Oak Tree Photography bio picture

A Match Made in Heaven

More than a few times, I’ve enjoyed the honor of creating portraits for an engaged couple. Being around two people in love is always a treat. But my heavens are Matt and Marti ever  in love! Every fiber of their being glowed with affection as I led them through their portrait session. Whenever there was even the slightest pause in the creation of the portraits, their eyes would turn to each others, their hands would reach out to intertwine, they both would blush in the emotion they each were feeling. As I led them through some poses, the poses didn’t even feel like poses, so naturally did they melt into each other. And so both of them, as well as the bride’s mother, were thrilled with how they all turned out. The one shown here is a favorite of theirs—and mine. So much romance, so much joy.

Tom Launius, CPP
918.398.1161Marti-Matt-1

Making It Look Easy

MeltonThere is so much I love about photography. And oddly enough, one of things I love most is sweating my fool head off so the end result looks effortless. Like this portrait of the Meltons. It was the two days after the Fourth of July, the humidity was so thick you could slice it out of the air like butter. But I kept the family inside in the AC so they would stay cool and comfortable. The home in the background was lost deep in gloomy shadow, so I set up three (3!) strobes to light the house with a sunny, middle of the day feel. (All the strobes were carefully hidden out of sight.) There was a big plate glass window on the house that reflected a huge glaring hot spot from one of the strobes. So I had the family bring out a red, white, and blue quilt to cover it. Hot spot gone, patriotic theme enhanced. And then finally, just as everything was ready to go, heavy dark clouds rolled in and it began to sprinkle. So I dialed in my camera exposure, adjusted the strobes, and what you see here is the result. Does the day look humid? Is there a gloomy, about-to-storm feel to it? Of course not! It looks like how the family feels—sunny, happy, summertime love. I would do anything to create great family portraits. Family is that important.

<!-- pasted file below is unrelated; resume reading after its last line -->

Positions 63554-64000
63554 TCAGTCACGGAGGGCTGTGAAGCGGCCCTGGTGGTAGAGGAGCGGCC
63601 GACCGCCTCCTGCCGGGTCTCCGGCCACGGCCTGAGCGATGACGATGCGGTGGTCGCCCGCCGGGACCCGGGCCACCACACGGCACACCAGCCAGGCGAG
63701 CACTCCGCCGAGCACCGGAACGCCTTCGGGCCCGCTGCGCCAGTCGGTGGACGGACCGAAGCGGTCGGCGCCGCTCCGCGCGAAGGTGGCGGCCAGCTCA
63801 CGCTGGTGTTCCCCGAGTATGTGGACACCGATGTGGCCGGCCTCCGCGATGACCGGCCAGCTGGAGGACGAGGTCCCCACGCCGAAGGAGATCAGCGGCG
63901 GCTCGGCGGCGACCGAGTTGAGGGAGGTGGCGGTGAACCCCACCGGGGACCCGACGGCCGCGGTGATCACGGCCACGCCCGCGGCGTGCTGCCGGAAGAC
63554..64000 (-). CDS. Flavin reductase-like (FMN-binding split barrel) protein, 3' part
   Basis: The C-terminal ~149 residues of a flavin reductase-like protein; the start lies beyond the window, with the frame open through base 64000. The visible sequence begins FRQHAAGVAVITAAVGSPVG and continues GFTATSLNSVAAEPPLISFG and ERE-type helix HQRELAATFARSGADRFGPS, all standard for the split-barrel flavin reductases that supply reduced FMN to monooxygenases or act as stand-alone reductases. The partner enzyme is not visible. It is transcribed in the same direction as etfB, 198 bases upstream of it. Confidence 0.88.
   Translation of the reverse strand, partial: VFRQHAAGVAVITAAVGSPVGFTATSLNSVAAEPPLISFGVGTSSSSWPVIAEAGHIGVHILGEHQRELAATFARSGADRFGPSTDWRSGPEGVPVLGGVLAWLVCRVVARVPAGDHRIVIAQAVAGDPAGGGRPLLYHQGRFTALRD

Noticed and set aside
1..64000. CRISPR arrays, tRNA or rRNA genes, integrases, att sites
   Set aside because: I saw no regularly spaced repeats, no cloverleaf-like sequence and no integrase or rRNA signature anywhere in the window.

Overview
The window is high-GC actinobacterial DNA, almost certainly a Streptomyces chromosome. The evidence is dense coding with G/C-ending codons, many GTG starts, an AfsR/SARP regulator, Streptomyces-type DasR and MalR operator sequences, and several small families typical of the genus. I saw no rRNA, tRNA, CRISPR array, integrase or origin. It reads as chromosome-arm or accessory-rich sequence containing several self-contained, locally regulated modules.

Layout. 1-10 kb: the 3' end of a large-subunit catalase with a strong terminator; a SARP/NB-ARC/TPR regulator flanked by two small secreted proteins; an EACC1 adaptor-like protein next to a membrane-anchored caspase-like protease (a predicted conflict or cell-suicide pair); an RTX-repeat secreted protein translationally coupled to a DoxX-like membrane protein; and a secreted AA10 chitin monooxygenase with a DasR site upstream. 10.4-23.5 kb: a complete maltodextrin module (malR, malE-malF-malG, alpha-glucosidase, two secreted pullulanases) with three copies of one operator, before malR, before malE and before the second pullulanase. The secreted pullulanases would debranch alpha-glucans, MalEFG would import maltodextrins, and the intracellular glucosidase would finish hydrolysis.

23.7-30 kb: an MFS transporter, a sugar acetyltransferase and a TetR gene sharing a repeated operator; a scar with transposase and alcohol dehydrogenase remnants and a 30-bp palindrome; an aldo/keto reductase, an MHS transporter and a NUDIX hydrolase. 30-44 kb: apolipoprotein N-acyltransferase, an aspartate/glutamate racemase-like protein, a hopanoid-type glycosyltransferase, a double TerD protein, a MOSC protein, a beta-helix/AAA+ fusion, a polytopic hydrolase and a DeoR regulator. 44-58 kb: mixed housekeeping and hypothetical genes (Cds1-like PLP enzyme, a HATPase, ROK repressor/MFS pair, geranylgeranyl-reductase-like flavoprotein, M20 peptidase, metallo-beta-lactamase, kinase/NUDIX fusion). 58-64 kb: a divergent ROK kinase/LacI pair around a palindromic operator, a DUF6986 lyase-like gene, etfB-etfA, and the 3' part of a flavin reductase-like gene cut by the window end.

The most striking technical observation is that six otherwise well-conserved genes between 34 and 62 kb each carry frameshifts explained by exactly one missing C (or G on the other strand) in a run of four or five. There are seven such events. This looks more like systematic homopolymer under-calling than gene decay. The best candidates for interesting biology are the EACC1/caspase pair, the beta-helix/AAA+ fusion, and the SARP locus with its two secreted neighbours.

Tom Launius, CPP
918.398.1161

Gina’s RV

Gardner
I’m amazed by the families I photograph. They go to such great lengths to love their families and keep them close. Like this multi-image print shown here (I call it a “storyboard”) of twins, Gia and Jet. The session was going well enough, but not great, then their Mom, Gina said, “Let me get the music”.  She pulled out her cell phone, selected a playlist, turned the sound way up, and to the rhythm of the music, Gia and Jet began to boogie. I was laughing so hard I could barely keep the camera from shaking as I reeled off one superb shot after another. In the end, so many of them were great that we put them together into this storyboard. Gina later said all their family and friends were talking about it. But the thing I was talking to my family and friends about was something even more special: Gina’s RV. She told me they would be bringing an RV to the session, which I thought was a bit different, but okay, to each his own. After they arrived at my studio estate, I casually asked how they enjoyed their RV. Then she explained what the RV was for. Her mother was dying of ALS, and could not be left alone, so she and her husband had found a way to bring her with them everywhere they go. Gina and her husband each had demanding jobs, as well as their twins to raise, yet they found a way to keep her mother with them at all times. I was…I was…I cannot express how touched I was by their love, their resourceful love, their victorious love. This is why I adore photographing families—while I create portraits that will become the heart of their home décor, they are opening their lives to me, and I am privileged to see wonders that leave me speechless.